The pitching staff was relying on the unreliable Jon Lester and Clay Buchholz at the front end.
And a new manager, John Farrell, albeit a familiar face, was going to have to not only win games, but win back one of the most loyal followings in professional sports.
But guess what happened. “Big Papi” returned to the middle of the Sox lineup. Victorino and Napoli were impact players. Lester became a $100 million pitcher. And Farrell brought back some long, lost certitude to the Red Sox dugout. There were too many appealing side stories to mention. What about transformation of John Lackey, who went from excuse-laden, multi-millionaire to a lovable lug?
“John’s turnaround mirrors this organization,” said Farrell. “He reshaped his body. He’s more athletic. It’s almost fitting he’s on the mound to finish. The ovation he got was amazing. They’ve seen the turnaround in him and seen the turnaround in us. It was very fitting.”
Of course, despite all of the new additions, the two stalwarts, Ortiz and Pedroia, were the focal point of this renaissance. Ortiz hit .688 (he walked four times last night) and won the MVP and Pedroia’s defense alone put him in the MVP discussion.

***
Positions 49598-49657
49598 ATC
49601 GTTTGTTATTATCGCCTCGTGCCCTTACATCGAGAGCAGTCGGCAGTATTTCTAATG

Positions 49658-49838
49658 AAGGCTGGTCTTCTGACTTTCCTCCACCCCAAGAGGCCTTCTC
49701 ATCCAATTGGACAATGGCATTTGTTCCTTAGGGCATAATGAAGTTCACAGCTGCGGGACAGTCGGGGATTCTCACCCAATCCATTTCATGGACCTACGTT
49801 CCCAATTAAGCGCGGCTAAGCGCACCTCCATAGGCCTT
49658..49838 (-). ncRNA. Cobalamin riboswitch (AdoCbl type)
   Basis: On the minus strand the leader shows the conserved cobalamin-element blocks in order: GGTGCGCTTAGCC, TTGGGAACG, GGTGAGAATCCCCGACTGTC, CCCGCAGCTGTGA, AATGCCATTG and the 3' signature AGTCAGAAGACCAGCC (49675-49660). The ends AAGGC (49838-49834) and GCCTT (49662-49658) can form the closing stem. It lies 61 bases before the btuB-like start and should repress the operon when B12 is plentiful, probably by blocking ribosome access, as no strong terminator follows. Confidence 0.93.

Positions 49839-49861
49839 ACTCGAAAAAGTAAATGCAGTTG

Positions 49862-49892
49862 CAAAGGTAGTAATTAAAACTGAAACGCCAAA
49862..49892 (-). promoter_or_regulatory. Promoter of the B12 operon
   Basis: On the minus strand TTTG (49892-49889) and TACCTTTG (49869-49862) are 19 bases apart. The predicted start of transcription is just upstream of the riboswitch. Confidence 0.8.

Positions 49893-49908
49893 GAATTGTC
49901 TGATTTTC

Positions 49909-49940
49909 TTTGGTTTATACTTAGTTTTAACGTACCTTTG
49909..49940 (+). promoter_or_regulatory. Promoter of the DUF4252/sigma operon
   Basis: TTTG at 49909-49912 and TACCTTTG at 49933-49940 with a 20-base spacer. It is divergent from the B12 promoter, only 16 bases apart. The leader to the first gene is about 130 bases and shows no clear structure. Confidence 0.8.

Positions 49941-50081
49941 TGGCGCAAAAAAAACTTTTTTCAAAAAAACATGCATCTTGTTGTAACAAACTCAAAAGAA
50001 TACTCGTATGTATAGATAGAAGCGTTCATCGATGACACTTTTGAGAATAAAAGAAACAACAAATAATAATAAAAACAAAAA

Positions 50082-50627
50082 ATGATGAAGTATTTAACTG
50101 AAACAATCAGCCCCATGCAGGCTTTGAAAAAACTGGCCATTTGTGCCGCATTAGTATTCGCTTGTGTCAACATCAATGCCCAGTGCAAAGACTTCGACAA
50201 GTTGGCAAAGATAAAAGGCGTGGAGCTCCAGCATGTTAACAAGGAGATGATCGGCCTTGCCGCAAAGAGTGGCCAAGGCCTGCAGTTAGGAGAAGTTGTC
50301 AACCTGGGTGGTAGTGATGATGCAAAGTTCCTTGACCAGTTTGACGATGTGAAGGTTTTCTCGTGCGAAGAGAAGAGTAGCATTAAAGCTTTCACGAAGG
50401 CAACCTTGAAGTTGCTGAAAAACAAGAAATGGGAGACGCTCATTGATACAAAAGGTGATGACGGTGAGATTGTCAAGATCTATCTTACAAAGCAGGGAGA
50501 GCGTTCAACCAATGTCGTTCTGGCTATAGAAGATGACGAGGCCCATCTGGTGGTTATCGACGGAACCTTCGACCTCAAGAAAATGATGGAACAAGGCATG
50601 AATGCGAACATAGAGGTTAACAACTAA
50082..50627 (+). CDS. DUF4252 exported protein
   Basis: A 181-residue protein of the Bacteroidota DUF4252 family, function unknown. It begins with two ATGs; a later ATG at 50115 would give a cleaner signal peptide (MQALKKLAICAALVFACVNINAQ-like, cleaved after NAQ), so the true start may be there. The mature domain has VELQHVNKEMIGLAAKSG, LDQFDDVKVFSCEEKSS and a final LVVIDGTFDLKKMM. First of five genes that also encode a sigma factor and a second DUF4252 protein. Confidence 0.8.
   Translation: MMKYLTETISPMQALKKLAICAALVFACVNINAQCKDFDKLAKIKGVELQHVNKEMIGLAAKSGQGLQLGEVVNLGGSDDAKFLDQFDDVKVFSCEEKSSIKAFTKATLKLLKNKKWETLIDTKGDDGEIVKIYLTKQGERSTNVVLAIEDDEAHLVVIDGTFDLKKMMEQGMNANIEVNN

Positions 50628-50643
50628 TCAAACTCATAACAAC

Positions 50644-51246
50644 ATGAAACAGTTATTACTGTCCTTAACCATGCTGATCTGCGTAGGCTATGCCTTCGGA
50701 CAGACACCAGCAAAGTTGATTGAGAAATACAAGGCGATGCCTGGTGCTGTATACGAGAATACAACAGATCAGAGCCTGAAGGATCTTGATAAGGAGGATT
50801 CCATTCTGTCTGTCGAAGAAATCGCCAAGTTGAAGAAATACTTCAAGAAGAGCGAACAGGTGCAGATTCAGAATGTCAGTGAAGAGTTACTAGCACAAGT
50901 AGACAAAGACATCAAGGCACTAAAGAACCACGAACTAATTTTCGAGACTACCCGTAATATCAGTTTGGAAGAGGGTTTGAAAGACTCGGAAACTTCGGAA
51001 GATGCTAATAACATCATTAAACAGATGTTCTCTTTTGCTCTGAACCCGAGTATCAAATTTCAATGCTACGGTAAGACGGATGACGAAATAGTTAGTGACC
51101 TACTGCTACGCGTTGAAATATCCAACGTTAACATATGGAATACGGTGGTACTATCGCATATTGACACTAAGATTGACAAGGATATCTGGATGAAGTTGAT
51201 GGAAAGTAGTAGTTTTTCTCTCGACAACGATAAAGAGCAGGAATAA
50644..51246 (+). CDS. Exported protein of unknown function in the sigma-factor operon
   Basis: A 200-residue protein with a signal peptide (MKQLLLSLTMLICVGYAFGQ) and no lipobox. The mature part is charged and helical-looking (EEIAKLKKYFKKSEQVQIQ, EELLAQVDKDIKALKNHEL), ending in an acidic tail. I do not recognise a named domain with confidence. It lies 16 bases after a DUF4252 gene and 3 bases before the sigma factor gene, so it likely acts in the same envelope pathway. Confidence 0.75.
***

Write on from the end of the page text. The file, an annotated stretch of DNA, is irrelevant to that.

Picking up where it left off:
But it’s not the statistics that apparently make them special.
“They carry the torch,” said Farrell. “Everyone looks up to them and how they respond to distractions, their confidence and the way they carried themselves from (spring training through the World Series) .... These are special, special players.”
The Red Sox have now won three World Series titles in 10 seasons, which is remarkable. But even more remarkable is what happened here the last year.
“A lot has happened in 13 months,” said Farrell, in the understatement of the night, about an hour after the clincher. “(General manager) Ben Cherington deserves all the credit in the world. He got the players ... But the key was back in spring training, buying into the team concept. And then, in the end, the overall will to win.”
You can email Bill Burt at firstname.lastname@example.org.